YOU and Water Exercising for Healthy and Happy Aging

 

The following is from Dr. Mercola’s website about water exercises:

When doing exercises, you may need a change of pace, moving your

workout to the water may rekindle your enthusiasm, while at the same

time providing some unique benefits

 

You might think you could not possibly get as intense of a workout in the water,

but research suggests otherwise.  Due to the resistance of the water, t just

seems like you cannot work as hard, but in reality, you are.

 

The water acts as a form of built-in resistance as if you are surrounded

your body with weights, making it simple to increase the intensity of your

workout and challenge muscles that are harder to engage on land.

 

Also, because water lessens the effects of gravity, you are able to

move your body through a wider range of motion, which improves flexibility.

Even your lungs get a beneficial workout because the water pressure

makes them work harder than they would on land.

 

Because it is low-impact and easily tailored to your fitness level, anyone

can benefit from water exercise, regardless of age or agility.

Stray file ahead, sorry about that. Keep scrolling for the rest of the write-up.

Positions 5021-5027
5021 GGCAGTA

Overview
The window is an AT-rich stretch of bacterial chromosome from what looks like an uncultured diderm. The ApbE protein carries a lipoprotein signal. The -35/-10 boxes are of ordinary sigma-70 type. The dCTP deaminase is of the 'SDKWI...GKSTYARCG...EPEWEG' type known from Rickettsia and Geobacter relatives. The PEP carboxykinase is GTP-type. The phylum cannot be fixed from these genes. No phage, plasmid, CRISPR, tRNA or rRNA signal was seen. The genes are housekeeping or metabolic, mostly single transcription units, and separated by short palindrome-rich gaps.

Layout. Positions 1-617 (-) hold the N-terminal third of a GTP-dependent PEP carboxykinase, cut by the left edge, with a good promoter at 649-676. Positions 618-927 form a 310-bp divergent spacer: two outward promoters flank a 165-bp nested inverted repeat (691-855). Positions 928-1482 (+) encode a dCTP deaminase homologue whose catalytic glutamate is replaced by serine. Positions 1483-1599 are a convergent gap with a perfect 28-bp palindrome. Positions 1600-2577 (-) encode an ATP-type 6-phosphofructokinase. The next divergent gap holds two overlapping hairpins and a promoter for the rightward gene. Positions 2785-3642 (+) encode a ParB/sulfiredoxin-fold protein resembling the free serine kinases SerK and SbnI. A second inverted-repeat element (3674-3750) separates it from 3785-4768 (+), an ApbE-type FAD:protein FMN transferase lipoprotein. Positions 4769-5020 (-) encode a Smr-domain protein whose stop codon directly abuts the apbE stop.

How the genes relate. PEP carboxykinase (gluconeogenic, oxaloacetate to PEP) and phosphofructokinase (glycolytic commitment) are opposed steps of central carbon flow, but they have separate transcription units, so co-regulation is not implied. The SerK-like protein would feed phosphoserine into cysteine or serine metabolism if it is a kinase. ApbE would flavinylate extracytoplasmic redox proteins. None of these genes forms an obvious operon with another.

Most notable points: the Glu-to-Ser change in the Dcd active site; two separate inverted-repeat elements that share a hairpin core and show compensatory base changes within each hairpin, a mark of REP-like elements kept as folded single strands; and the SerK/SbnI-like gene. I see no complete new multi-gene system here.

If you are overweight or obese, elderly have arthritis, joint pain,

osteoporosis, or an injury that makes weight-bearing exercise difficult or

painful, water may be an excellent choice.  Swimming or walking in water

reduces the pressure n your back and knees.

 

Exercising in water builds cardiovascular stamina, strength, and flexibility,

helps burn body fat, increases circulation, and can help you rehabilitate

healing muscles and joints.

 

Research shows that people who water exercise can burn as much body

fat and build as much muscle as those who engage in land-based exercise

programs.

 

From livestrong.com:

Expect to burn between 400 and 500 calories per hour in a water aerobics

class, according to the Aquatic Exercise Association.  The actual amount

your burn will depend on your size, the intensity of your movements, as

well as water temperature and depth.  In general, faster movements

incorporating the upper a lower body in deep water elicit the greatest

calorie burn.

 

When exercising in water, you work against 12 times the resistance of air,

according to an article published in “American Fitness”.  Simply kicking and

cupping the water helps contribute to muscle development, which

translates into a higher metabolism and healthier body.

 

I have been doing water aerobics for about 25 years.  I do 100 – 200 reps

of jumping jacks, leg lifts, jogging, strategies and as fast and as much as I

can and usually in the water for about 1 hour.

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